Traditionally, Plough Sunday has been observed on the First Sunday of Epiphany since the Victorian age, however, it has a much older association with the first working day after the twelve days of Christmas, hence the phrase ‘Plough Monday’ used in some places.

In the past, ploughs were often kept in the parish church and were blessed at this service. After long winters, during which farm work was scarce, the observance of this agricultural festival looked ahead to the time of sowing and the promise of harvest to come.

Although the nature of farming has changed over the centuries, today Plough Sunday is still seen as a way of celebrating farming and human labour more generally near the start of the calendar year. It is an opportunity to cherish the land and to remind us all of our dependence upon it and upon God.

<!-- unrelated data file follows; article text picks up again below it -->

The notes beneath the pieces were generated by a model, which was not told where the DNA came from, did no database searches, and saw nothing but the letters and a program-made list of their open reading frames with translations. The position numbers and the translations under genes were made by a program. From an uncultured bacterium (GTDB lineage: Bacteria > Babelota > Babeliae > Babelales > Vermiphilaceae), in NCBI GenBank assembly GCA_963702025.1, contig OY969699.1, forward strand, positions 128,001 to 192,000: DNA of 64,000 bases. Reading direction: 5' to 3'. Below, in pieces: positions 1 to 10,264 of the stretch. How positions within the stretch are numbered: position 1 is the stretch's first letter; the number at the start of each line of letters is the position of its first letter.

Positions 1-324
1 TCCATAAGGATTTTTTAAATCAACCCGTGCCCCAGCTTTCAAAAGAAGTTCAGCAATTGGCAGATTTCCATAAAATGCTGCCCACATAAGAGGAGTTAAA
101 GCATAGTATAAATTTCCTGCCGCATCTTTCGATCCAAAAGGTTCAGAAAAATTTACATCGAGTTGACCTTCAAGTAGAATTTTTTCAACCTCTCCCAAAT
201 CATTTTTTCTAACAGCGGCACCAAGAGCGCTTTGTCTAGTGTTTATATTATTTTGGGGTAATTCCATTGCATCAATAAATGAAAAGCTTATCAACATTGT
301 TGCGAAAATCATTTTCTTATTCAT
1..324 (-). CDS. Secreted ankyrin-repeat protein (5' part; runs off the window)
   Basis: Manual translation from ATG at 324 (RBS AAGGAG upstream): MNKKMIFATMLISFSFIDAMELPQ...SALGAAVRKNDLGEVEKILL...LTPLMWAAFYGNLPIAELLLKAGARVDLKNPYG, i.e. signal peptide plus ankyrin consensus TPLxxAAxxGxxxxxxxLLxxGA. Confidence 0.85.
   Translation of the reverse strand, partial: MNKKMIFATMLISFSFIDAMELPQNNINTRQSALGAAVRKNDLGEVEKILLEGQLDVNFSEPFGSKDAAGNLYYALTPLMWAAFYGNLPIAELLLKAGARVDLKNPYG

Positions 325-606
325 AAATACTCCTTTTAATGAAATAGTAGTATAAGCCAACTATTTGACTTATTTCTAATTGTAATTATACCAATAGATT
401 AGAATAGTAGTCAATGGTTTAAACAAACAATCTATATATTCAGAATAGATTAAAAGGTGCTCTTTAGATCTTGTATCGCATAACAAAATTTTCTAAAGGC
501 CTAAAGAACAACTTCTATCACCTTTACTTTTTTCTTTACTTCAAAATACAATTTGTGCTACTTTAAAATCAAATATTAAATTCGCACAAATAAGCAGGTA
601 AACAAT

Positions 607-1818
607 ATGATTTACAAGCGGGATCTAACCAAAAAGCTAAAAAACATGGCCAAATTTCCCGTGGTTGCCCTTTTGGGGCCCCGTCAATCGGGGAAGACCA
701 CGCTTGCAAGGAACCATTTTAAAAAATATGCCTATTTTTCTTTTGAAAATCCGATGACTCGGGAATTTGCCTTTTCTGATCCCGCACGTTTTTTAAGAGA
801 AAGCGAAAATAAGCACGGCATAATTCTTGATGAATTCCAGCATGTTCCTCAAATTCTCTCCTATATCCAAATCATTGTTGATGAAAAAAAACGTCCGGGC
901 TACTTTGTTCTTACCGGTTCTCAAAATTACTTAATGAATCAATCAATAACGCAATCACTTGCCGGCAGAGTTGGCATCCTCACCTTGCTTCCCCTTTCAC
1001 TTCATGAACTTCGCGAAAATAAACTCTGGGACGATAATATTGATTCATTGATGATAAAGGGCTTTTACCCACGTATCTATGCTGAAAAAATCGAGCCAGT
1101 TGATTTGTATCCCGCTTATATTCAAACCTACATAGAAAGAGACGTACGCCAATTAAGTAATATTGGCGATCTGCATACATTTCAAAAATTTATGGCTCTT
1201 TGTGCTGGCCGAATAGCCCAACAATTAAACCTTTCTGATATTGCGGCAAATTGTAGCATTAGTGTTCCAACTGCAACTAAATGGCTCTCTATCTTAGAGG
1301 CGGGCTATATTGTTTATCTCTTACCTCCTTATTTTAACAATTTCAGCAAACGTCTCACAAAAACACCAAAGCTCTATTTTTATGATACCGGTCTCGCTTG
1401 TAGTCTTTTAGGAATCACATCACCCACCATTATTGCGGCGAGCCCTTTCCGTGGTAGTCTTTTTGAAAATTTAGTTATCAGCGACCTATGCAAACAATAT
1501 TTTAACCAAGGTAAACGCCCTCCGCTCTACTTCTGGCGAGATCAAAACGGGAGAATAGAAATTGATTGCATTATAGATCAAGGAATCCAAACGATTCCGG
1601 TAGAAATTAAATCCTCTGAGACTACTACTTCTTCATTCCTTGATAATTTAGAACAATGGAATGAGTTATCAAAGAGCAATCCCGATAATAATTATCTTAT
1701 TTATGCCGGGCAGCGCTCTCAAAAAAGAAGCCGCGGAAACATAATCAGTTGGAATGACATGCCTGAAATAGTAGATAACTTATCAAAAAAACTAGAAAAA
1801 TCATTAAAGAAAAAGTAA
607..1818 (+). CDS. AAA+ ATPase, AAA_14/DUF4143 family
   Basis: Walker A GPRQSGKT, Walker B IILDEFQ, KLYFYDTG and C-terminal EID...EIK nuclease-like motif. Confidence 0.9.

A traditional plough will be blessed at Tibberton Church during their Plough Sunday service. The Revd David Morris said: “As a group of rural parishes, we believe it is important to celebrate the agricultural year. We start each year with a Plough Sunday service as we look to offer all our work for the coming year to God, for God’s blessing.”